In this place, the power of the past is palpable, even if the earth that holds everything together is literally undermined. A dystopian future is easy to imagine. The death of civilization as we know it, by the unleashing of an unpredictable power. Aboriginal people are warning us. They have experienced it first hand.
And so the dog catcher goes about his business, trying his best to tame the fear. “Just trying to keep a bit of order around here,” as the waitress said to us that night in Jabiru, her eyes on a raucous group at a table in the corner, already the worse for drink at seven o’ clock in the evening.
Wild dogs are too wily for the crocodile and both are more ruthless than humans. That’s hard for us to accept. We humans seem to need to control the environment by whatever means, to prove to ourselves we can, when we cannot. Now the local government invokes rules to reduce the terror. Perhaps, left to nature, feral dogs, and their cousins the dingoes, would provide a match for each other. It’s a dog-eat-dog world in the Territory. That is, it was, until the Dog Catcher of Jabiru came along.
Margaret Spence moved from Australia to the United States at the age of twenty-three. She’s lived in the frigid East Coast, the blazing Southwest, and temperate Northern California, and in each place has tried to create a garden that reminds her of her father’s prolific yard, where perma-culture principles were employed before anyone gave them a name. She’s published articles in The Christian Science Monitor, Americana, The Exceptional Parent, The Boston Herald magazine, and was Australian Honorary Consul in Boston for ten years. She is working on a novel, whose theme centers on the conflict between development and the natural world. A version of The Dog Catcher of Jabiru won the 2013 Soul-Making Keats Literary Award, “Intercultural Essay,” section.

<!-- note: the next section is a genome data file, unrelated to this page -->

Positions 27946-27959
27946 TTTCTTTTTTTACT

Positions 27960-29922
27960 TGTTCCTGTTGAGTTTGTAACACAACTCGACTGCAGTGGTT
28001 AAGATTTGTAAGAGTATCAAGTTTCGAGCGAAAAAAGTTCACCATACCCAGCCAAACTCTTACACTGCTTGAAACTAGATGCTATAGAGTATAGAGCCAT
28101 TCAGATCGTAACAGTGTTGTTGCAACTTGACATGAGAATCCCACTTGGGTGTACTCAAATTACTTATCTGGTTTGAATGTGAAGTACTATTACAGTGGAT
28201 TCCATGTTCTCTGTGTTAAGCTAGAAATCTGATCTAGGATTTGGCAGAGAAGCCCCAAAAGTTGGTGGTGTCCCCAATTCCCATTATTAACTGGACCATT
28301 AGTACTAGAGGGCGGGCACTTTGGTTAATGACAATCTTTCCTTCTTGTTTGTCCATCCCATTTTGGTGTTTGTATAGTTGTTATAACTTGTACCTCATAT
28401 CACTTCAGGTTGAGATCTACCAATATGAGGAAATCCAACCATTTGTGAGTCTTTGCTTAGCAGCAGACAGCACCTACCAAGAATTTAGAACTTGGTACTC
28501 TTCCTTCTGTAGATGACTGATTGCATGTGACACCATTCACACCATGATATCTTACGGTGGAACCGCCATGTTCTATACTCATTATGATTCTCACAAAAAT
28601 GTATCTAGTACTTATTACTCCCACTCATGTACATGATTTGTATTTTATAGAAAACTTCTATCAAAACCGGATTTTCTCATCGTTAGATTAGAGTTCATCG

References and Sources
1.Sab Lord, conversations while on Lord’s of Kakadu and Arnhemland Safaris Three day private tour of Kakadu and Arnhem Land, 2011. http://www.lords-safaris.com
2.Norty Bits, “Small Dogs Get On Their Bicycles To Avoid Dingo Attacks in Jabiru”, Current Affairs in Jabiru from the local supermarket and my general travels,blog post 7 October 2011. http://www.nortybits.me
3. Van Dam RA, Walden DJ and Begg GW 2002?
A preliminary risk assessment of cane toads in Kakadu National Park (PDF – 2,380 KB), Scientist Report 164, Supervising Scientist, Darwin, NT.
4. “Crocodile Skin Confers Delicate Touch Sense” Scientific American podcast November 27, 2012, on a study published in The Journal of Experimental Biology. [Duncan B. Leitch and Kenneth C. Catania, Structure, innervation and response properties of integumentary sensory organs in crocodilians] http://www.scientificamerican.com/podcast/episode.cfm?id=crocodile-skin-confers-delicate-tou-12-11-27